Biodiverse and naturally beautiful, Nicaragua remains an off-the-grid destination filled with active volcanoes, cloud forests, jungles, lakes and two coastlines with plenty to see and do. Outdoor enthusiasts can hike to natural attractions such as crater lakes in dormant volcanoes or slide down the cinder mountains on wooden boards. Those looking for a wildlife experience can explore one of Nicaragua’s many reserves, home to everything from jaguars to howler and white-faced monkeys and hundreds of bird species.
There are beaches on both the Caribbean and Pacific coasts, so there are plenty of opportunities to get wet. Cities like San Juan del Sur, located on the Emerald Coast of the Pacific near Costa Rica, are popular places to visit, famous for their colorful architecture and surfing scene. Although the Caribbean’s Corn Islands are known for their laid-back beach atmosphere.
Managua is the capital of Nicaragua, but people don’t usually stay here unless they’re visiting on business. There is plenty to do in small towns like Leon and Granada, known for their colorful architecture and churches and natural attractions like Lake Nicaragua. It is the largest freshwater lake in Central America and has hundreds and hundreds of islands, some of which are incredible ecological islands. And then there are many volcanoes, some of which are inactive; others, like the Masaya volcano, are still very active. Here’s our pick of the best attractions in Nicaragua.
San Juan del Sur, Nicaragua
In southwestern Nicaragua, on the Emerald Coast, near the Costa Rican border, San Juan del Sur is a lively town with a large expat community and an excellent surfing beach just 20 miles north. The city itself is full of colorful buildings and murals. The hill also has a large statue of Christ the Merciful, overlooking the city below, and is worth a hike at sunset, especially to experience the scenery.
And then there is the long stretch of golden sand that meets the Pacific at Playa Maderas, also lined with small hotels and eco-resorts. It collects most of the waves that hit Nicaragua and is best approached at mid or high tide. Beach is also known for its long and long sunsets with amazing bright and varied colors.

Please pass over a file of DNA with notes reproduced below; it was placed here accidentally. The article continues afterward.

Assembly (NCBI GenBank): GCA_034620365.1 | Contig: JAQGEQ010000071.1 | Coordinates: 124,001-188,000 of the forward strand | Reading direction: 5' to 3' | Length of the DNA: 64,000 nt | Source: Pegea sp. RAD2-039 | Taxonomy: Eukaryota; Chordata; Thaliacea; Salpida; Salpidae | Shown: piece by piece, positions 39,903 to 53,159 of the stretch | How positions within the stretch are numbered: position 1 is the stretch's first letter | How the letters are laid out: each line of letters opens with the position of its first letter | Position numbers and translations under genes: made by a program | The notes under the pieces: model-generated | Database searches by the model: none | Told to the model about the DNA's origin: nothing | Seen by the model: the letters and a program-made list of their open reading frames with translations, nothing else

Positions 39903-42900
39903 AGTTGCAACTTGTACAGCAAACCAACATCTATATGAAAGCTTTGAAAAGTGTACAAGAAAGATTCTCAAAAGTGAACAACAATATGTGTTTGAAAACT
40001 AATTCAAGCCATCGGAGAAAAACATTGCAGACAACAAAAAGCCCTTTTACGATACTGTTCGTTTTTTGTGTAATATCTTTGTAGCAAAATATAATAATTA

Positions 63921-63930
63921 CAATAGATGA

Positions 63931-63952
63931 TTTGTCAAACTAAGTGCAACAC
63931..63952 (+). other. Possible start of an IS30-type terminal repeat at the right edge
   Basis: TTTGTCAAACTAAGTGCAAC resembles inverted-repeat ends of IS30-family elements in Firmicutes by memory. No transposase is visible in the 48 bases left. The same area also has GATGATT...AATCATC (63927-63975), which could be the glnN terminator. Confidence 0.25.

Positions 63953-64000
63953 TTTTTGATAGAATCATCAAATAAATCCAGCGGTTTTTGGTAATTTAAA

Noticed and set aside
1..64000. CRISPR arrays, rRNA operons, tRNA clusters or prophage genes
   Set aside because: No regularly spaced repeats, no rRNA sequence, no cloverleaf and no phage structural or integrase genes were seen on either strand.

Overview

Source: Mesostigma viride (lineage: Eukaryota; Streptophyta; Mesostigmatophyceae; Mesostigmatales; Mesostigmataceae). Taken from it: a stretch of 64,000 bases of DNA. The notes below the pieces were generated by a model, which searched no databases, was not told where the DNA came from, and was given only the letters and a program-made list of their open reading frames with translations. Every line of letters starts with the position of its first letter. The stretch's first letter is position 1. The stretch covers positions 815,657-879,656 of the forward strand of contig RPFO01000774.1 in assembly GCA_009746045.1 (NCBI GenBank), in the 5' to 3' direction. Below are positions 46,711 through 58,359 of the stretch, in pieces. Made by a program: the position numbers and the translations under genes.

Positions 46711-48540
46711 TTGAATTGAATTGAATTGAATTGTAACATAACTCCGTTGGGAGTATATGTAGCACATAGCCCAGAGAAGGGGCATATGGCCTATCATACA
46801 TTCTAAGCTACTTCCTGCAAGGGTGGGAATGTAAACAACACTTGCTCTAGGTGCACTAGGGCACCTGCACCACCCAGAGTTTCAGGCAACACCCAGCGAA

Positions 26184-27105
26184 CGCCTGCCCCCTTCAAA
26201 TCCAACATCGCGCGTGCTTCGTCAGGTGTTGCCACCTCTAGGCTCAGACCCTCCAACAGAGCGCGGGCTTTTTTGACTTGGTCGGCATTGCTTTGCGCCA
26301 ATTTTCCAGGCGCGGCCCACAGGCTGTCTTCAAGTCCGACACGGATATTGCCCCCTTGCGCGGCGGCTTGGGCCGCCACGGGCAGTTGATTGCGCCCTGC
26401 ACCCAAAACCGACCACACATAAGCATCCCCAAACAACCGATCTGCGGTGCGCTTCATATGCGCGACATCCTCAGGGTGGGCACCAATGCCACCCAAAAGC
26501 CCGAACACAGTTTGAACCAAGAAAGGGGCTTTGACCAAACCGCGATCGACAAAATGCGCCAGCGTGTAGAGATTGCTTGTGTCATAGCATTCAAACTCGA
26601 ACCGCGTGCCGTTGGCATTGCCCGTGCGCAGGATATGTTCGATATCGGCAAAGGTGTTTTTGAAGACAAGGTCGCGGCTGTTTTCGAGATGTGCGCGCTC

Somoto Canyon National Monument
The landscapes here are amazingly beautiful and it is also an ideal destination for adrenaline junkies. You can book four- to six-hour descents from the narrowest part of the gorge. Both tours require rock climbing, rafting in tube rapids and jumping from high cliffs into deep pools. The six-hour tour also includes a descent from cliffs into caves filled with bats. Either way, it’s an adventurous day trip
Ometepe Island is located off Nicaragua, the largest freshwater lake in Central America and home to the Granada Islands. The island has not one but two volcanoes, both of which you can climb. Maderas is a volcano south of Ometepe that is less active than Concepcion in the north. A walk to the summit of Maderas leads to a beautiful crater lake.
At its foot, there is also an impressive waterfall that falls almost 50 meters down the cliff.
The island is also popular for horse riding, mountain biking or kayaking on the Istia River that runs through it. You can also just laze on the sandy beach of Santo Domingo.
Bosawas Biosphere Reserve
The Bosawas Biosphere Reserve of Nicaragua is the second largest after the Brazilian Amazon rainforest. It was established in 1997 to protect the biodiversity of the northern corner of this country. The reserve also protects the free movement of species between Mexico and Central America.